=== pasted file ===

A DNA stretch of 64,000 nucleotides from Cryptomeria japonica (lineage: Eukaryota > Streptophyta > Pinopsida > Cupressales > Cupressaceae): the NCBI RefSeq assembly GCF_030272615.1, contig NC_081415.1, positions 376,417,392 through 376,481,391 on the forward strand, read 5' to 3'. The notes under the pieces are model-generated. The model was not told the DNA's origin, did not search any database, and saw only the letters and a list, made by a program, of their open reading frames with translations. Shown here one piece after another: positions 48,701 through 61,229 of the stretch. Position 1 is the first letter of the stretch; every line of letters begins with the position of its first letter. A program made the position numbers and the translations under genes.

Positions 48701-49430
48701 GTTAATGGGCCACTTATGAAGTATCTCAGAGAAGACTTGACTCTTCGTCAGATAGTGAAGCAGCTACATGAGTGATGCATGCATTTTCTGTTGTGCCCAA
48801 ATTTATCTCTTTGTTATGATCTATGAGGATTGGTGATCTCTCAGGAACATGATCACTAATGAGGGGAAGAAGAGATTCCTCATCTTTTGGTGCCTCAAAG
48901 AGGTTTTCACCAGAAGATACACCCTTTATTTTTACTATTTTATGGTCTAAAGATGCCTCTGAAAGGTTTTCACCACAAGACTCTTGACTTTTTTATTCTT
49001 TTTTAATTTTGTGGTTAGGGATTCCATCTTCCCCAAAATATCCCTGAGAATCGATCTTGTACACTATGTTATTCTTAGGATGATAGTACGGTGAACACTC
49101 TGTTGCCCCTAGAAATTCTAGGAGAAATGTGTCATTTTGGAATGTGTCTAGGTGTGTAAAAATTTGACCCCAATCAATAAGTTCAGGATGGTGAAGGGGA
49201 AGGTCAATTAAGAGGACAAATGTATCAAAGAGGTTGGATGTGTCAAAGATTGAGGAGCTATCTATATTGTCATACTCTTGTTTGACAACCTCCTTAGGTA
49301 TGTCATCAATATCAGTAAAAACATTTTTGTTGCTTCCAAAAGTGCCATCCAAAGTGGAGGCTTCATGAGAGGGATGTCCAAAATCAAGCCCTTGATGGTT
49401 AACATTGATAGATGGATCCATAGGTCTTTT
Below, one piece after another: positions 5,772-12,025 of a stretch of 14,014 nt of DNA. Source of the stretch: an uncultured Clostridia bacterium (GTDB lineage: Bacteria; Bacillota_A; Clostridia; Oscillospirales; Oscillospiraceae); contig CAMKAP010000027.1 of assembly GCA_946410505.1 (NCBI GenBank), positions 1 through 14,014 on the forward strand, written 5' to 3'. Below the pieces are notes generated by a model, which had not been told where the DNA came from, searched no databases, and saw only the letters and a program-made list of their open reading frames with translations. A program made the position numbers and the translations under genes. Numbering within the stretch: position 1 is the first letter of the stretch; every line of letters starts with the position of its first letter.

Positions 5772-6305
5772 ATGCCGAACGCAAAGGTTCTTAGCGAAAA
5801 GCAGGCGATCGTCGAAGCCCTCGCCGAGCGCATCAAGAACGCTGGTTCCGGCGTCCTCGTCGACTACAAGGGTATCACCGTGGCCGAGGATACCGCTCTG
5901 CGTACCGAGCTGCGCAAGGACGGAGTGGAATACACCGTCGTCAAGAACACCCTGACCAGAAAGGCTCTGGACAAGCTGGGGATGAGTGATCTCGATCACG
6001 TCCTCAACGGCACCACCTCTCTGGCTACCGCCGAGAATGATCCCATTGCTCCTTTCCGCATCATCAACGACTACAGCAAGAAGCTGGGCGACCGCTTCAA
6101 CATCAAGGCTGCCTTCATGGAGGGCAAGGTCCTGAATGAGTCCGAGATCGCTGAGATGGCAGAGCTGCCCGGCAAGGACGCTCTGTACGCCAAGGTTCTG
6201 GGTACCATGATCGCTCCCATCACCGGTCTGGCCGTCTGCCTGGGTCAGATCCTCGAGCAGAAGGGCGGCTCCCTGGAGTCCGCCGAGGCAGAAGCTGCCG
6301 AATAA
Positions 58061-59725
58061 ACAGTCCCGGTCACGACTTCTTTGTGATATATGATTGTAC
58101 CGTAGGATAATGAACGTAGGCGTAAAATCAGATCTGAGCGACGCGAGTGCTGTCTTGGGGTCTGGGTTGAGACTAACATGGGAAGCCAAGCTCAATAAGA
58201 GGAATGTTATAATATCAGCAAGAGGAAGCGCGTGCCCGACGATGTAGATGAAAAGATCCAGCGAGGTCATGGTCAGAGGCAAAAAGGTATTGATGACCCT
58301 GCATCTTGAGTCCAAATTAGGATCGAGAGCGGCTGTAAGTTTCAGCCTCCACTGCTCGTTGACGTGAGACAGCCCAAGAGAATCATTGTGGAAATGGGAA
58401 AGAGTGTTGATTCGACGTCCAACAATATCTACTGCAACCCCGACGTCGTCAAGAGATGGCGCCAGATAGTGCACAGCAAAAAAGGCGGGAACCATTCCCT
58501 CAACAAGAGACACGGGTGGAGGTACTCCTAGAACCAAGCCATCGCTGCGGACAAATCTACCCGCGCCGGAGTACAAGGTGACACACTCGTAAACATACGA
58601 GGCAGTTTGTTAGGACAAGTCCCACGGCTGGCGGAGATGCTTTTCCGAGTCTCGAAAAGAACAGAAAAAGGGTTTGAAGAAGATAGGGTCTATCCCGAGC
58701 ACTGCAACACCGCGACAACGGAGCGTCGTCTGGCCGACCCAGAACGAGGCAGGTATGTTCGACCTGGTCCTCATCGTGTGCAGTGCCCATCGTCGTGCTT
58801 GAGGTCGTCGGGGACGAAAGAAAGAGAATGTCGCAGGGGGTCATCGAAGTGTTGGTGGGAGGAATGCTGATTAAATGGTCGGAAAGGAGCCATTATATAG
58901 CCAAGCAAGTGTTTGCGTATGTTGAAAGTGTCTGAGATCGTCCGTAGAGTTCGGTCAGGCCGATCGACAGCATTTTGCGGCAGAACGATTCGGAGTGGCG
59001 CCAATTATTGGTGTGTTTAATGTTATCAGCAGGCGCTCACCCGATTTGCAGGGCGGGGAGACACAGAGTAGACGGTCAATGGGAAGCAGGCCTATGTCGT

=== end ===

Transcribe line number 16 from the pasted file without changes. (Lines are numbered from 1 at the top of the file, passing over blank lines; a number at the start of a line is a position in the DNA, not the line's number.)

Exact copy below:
6001 TCCTCAACGGCACCACCTCTCTGGCTACCGCCGAGAATGATCCCATTGCTCCTTTCCGCATCATCAACGACTACAGCAAGAAGCTGGGCGACCGCTTCAA